An article published by the Canadian Press, dated August 2, 2022 contained some important data on recent cycling injuries in Ontario and Canada. In part, the article noted:
“The Canadian Institute for Health Information has released national data that covers hospitalizations and emergency department visits from April 1, 2020 to March 31, 2021. It shows hospitalizations for all injuries dropped by about 15,000 visits year-over-year to 256,000 — but hospitalizations for cycling injuries increased 25 per cent to 5,255. The jump was especially big in Ontario, which logged 1,579 bike-related hospitalizations and accounted for about 30 per cent of all cycling traumas. The province also saw nearly 29,000 trips to the emergency room for cycling injuries, up one third from the year before. Nationally, CIHI says cycling-related ER visits jumped 36 per cent to 43,700 and hospitalizations for biking brain injuries increased to 776 from 563.“
The cited report is not presently accessible to the public on the CIHI website. It is not clear why since the Canadian Press article indicated that the CIHI “released” the national data which was published on July 28, 2022. The CIHI reports that it is funded by several government agencies and such information would be highly important for the public to evaluate.
While cycling injuries have been rising there has been little indication of this in news made available to the public. In London, Ontario, like in many similar cities, there have been many adjustments made to roadways with the creation of new cycling lanes. And there have been reports that the cycling mode of transportation is on the rise. Yet little has been said about what types of collisions involve cyclists, what injuries have occurred and under what circumstances. A glance at news media articles would make one believe that very few cyclist injuries occur in the City.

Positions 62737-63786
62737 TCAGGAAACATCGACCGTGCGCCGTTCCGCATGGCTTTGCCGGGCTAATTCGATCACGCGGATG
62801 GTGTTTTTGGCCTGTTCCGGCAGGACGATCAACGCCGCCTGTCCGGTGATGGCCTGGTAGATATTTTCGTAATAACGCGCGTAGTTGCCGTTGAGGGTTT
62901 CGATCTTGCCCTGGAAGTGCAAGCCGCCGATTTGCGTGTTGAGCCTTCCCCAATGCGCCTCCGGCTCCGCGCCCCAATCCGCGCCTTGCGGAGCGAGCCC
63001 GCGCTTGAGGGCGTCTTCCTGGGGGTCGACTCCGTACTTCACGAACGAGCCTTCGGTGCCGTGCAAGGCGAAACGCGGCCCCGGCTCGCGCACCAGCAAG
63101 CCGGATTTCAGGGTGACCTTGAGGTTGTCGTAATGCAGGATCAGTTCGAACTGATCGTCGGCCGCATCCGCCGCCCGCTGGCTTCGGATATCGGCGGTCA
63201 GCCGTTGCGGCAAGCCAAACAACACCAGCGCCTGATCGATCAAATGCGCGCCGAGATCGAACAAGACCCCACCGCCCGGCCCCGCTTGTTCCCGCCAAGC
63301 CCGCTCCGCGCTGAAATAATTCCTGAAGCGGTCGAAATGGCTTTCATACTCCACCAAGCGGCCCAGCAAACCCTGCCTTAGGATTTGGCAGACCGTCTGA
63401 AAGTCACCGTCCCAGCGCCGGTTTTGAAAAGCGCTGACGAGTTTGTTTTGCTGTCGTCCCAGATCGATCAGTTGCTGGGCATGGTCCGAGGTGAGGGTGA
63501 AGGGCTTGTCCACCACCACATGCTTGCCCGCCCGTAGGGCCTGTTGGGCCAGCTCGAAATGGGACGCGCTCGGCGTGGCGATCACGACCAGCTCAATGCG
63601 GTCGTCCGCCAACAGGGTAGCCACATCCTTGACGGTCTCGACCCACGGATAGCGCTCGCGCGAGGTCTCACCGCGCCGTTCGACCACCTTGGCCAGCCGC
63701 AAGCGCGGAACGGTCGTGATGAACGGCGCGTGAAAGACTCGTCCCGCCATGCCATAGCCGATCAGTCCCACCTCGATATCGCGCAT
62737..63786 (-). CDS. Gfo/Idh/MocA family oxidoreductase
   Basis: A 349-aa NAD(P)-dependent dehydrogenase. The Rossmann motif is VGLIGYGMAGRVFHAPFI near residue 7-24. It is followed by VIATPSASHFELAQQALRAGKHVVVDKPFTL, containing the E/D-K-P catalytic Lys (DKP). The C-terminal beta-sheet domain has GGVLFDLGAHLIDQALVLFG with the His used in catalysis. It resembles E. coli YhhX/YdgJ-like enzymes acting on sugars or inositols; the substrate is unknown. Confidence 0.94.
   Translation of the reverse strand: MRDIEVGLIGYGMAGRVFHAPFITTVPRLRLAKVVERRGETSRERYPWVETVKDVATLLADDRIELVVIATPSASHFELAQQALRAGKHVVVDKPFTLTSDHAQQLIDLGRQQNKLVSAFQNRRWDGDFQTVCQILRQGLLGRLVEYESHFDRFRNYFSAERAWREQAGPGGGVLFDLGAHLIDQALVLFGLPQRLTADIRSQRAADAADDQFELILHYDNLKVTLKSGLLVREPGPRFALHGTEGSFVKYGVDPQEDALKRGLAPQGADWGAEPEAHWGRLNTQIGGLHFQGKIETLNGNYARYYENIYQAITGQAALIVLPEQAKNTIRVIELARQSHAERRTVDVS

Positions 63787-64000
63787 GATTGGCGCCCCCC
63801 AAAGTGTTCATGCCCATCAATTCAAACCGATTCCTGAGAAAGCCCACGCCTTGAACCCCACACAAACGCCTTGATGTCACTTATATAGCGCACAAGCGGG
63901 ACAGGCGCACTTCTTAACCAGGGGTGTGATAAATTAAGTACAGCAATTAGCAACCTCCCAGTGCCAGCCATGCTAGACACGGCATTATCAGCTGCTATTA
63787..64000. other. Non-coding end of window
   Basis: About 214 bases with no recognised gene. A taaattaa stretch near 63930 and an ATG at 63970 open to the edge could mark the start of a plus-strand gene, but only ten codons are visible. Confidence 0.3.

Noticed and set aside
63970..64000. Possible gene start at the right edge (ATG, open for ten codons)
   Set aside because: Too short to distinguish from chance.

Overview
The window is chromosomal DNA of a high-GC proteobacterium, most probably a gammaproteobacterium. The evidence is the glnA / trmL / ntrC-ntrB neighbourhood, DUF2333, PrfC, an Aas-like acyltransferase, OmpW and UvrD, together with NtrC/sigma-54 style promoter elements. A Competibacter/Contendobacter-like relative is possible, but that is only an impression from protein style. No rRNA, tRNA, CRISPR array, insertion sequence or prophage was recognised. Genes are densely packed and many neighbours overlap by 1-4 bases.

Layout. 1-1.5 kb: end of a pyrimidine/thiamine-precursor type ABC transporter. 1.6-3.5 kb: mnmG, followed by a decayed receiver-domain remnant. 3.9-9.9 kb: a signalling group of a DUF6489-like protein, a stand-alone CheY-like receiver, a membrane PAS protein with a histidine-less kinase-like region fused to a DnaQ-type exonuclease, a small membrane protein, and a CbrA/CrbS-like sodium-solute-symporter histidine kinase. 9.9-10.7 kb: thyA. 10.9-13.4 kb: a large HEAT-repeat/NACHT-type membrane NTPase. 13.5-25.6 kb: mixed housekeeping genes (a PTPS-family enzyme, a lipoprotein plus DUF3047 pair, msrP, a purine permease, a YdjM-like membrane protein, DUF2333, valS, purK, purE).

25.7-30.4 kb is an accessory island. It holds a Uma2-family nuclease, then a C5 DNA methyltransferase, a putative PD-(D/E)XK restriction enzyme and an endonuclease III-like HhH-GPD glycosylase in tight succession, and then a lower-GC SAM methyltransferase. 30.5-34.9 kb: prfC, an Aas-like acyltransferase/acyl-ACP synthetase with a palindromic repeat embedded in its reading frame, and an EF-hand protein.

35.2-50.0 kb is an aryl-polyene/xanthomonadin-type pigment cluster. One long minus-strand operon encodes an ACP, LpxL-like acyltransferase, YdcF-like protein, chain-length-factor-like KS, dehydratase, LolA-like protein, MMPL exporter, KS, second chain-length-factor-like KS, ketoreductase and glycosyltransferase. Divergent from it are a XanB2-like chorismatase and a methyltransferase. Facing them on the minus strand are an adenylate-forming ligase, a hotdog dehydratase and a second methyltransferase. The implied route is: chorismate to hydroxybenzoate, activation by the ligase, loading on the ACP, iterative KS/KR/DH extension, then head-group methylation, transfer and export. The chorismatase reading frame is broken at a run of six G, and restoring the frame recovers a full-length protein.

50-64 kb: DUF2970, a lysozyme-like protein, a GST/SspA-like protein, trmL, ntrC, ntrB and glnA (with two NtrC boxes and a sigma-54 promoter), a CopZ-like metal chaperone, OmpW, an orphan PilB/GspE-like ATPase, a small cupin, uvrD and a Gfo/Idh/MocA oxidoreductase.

As an example, in the year 2019 there were 6 incidents reported in the news media of collisions occurring within the City of London. One collision, reportedly occurring on Hamilton Rd west of Highbury Ave, caused fatal injuries to the cyclist. The remaining 5 incidents involved injuries but scant information was provided as to the details of those injuries or in what circumstances they occurred. A single cyclist collision that occurred on Exeter Road near Wonderland garnered more attention as the young male cyclist sustained severe head injuries and the progress of his recuperation was publicized over many months.
In contrast another cyclist collision that caused critical injuries to the cyclist in late August of 2019 on Commissioners Road near Andover Drive received very little publicity and minimal information was revealed about the circumstances in which the injuries occurred.
Meanwhile, in the year 2020, when the Canadian Institute For Health Information (CIHI) reported the very large increases in cyclist injuries, there was only a single incident in London that became reported by news media. That incident was a collision in which a retired university professor was killed while attempting to ride his bicycle across Gainsborough Rd just west of Hyde Park Road in west London. Again, very little, if anything, was officially reported about how and why the cyclist was killed. An article written by Dale Carruthers, of the London Free Press, quoted a a cyclist who used that portion of the multi-use path where the collision occurred, reported that “When you’re coming from the north of the bike path, there’s bushes on the right, so you would have to come pretty cautiously to get across the road,”. But no official response was given by either City or police officials. In fact, testing as the site by Gorski Consulting shortly after the incident revealed a number of deficiencies and high speeds of motor vehicle traffic: facts that should have been obvious to the City and police.
And in 2021, another year relating to the CIHI data regarding increasing cycling injuries, not a single news item was noted reporting any cyclist collision in the City of London. Does this mean that, throughout Ontario, a massive increase in cyclist injuries was occurring but in London there was a miraculous lack of those incidents?